Guest Post: Joshua; NICU Dad Posted on November 10, 2014 by .

Joshua is a father of 3, with his youngest coming a little early and teaching him what it’s like to be a NICU dad. He writes on the experience of growing with a premature baby and the new challenges posed by life in the NICU, and about his day to day experiences with his other children.

nicu-dad-1NICU Dad: A whole new (sometimes scary) world

My wife’s third (and final!) pregnancy was off to a good start earlier this year – until about week 12 or so.  Intense headaches, non-stop vomiting due to hyperemesis gravidarum, and pregnancy induced hypertension.  It became obvious pretty quickly that this pregnancy would not be like the last. 

Fast forward to week 30, about 2 weeks prior to the time I’m writing this, and we’re at the ER.  Her headaches are so bad she literally can’t see straight, and the pounding in her head was telling her that her blood pressure was too high again.  We were admitted, labs were drawn, samples were collected… and a quick dose of BP medication and pain medicine were given via IV.  What we didn’t know, is the doctors were gearing up to take the baby that night – luckily they were able to control her symptoms enough to postpone and not take Shane at 30 weeks. 

At 31 weeks and 5 days, though, even Dilaudid, a very potent pain medication, would not stop the headaches, and the c-section was ordered.  We had about 3 hours of lead time on it – they told us at 7 and she was in the OR at 10.

My world kinda went into a frenzy.  I didn’t know what to expect, I didn’t know how well a nearly-32 week baby could handle being born.  I knew it was supposedly pretty safe, but at the same time the Neonatologist spared no details of what we could expect, and what we should expect.  Breathing problems, temperature regulation problems and eating problems were at the top of the list.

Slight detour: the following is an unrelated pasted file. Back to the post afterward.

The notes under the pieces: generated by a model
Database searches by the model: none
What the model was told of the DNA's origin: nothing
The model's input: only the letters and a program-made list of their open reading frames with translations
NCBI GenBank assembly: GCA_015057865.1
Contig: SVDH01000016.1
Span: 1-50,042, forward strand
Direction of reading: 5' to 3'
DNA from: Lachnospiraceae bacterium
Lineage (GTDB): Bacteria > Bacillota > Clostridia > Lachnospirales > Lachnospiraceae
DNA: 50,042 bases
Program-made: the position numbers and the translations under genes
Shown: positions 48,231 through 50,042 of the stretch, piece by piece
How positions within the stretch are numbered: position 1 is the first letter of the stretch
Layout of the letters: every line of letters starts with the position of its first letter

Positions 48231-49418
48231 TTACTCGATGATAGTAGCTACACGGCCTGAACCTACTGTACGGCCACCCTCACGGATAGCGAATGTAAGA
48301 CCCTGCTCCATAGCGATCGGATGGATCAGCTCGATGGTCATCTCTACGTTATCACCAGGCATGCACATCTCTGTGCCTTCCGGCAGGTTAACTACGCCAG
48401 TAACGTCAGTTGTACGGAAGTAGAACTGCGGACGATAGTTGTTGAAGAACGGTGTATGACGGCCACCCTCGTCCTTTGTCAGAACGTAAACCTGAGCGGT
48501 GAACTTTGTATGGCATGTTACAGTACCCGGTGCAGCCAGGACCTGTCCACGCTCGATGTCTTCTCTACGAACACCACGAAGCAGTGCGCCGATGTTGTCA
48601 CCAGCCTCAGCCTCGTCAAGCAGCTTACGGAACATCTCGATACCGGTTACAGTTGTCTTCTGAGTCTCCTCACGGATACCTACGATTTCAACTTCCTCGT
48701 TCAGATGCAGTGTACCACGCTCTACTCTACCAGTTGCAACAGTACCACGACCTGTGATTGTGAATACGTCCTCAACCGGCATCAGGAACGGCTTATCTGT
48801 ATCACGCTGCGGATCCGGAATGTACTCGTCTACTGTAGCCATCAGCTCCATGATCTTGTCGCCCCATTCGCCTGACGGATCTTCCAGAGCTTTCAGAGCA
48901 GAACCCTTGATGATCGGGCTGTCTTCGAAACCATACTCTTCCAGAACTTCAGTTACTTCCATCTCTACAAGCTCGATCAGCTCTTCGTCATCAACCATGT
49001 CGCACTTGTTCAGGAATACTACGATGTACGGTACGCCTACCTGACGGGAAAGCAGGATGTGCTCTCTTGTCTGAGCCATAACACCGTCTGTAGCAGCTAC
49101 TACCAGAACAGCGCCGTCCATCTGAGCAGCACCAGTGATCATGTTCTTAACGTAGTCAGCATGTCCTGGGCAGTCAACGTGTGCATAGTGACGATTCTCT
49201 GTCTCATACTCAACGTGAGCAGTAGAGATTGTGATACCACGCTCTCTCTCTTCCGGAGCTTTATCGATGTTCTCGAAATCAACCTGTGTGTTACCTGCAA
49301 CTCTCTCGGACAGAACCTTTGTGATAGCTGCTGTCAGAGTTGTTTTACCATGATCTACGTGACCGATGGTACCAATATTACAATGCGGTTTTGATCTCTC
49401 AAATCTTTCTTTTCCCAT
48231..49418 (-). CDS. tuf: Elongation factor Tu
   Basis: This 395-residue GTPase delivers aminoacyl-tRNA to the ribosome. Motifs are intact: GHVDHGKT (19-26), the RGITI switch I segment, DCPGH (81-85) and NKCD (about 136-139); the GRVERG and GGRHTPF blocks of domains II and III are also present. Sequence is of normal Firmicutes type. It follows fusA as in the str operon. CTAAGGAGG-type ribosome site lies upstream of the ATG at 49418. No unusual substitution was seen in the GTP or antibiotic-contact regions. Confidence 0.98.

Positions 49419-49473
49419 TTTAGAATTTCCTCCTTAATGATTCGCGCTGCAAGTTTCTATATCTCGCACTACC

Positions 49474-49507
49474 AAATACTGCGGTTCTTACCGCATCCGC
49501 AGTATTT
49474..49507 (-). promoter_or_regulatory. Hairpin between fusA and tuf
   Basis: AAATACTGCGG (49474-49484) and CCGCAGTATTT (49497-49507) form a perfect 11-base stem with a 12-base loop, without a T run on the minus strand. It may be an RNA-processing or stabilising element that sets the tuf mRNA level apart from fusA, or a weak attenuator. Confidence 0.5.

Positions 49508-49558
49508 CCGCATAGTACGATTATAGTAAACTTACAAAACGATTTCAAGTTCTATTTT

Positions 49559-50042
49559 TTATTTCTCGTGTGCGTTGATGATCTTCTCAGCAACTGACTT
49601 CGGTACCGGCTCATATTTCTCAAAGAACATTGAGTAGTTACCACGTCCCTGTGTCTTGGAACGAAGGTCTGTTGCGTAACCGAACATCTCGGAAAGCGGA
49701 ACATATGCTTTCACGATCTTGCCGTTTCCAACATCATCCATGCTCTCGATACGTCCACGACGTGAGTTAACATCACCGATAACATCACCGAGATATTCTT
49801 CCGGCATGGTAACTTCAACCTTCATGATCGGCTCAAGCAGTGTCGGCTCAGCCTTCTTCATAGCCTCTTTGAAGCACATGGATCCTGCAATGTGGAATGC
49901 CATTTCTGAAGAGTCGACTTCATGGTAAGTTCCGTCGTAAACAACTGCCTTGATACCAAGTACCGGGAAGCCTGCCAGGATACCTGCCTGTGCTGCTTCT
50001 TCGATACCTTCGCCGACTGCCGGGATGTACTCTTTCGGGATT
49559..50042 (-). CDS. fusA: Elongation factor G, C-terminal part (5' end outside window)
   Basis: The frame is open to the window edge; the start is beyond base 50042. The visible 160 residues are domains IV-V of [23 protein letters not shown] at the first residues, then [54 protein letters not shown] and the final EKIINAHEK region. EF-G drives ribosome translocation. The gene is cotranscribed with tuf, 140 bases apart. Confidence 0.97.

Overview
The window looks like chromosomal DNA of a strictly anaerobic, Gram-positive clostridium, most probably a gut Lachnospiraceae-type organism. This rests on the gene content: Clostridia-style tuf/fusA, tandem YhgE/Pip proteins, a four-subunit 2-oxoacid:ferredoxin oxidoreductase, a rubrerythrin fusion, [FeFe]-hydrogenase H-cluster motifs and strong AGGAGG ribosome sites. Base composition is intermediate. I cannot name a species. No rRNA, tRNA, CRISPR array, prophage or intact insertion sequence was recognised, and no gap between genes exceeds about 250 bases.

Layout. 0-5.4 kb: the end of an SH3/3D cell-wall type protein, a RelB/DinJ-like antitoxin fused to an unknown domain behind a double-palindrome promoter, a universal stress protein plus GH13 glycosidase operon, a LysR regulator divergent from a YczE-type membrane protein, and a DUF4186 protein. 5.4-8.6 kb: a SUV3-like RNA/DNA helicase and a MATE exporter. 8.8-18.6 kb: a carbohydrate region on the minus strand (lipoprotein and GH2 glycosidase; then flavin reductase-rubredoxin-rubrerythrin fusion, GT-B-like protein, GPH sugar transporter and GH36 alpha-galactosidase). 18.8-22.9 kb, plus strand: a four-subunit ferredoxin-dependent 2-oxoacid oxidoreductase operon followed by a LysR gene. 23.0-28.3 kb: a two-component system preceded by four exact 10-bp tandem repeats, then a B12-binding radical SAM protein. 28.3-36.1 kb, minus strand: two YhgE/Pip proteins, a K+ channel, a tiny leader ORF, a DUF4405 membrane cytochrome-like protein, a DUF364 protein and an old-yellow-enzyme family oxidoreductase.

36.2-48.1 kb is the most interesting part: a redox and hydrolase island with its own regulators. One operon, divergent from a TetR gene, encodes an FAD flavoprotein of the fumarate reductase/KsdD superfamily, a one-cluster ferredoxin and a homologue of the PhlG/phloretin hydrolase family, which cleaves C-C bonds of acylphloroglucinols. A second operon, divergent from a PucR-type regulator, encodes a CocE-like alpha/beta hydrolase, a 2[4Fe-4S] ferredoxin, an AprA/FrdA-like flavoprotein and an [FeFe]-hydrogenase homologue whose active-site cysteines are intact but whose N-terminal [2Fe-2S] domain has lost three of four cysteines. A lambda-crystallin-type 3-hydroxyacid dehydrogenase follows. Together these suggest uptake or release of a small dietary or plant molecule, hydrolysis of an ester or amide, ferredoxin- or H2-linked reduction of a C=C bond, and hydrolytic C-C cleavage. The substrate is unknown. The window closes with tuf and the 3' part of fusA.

When he was born, he cried – and so did I… I knew at least he was able to breath on his own.  The Neonatologist examined him for a minute with his nicu nurses and then told the doctor “He’s noisy and very pink!” … both great things, he was able to breath and he was getting oxygen from the air.  He looked healthy, but small.   Very small, 4lbs 11oz (which is actually more than a lb above average for 32 weeks, but my first son was 10lb 8oz at birth at 37 weeks, so we expected him to be a little big).  He was less than half of the weight of his brother, and very fragile looking.  As they got him ready to leave the OR and head to the NICU, I really didn’t know what to expect.  I followed him to the NICU, and watched as they quickly setup and fitted him with a CPAP unit.  They gave him extra oxygen and the pressure from the CPAP unit made it easier for him to keep his lungs expanded in his breaths.  It was terrifying.  To see your child with wires all over from various probes, and IV being inserted into what was left of his umbilical cord, and a breathing apparatus strapped to his head was rather shocking.  Add to this the constant beeping and alarms of the various machines in the NICU, and this is when I realized just how different my experience with Shane was going to be compared to his brother.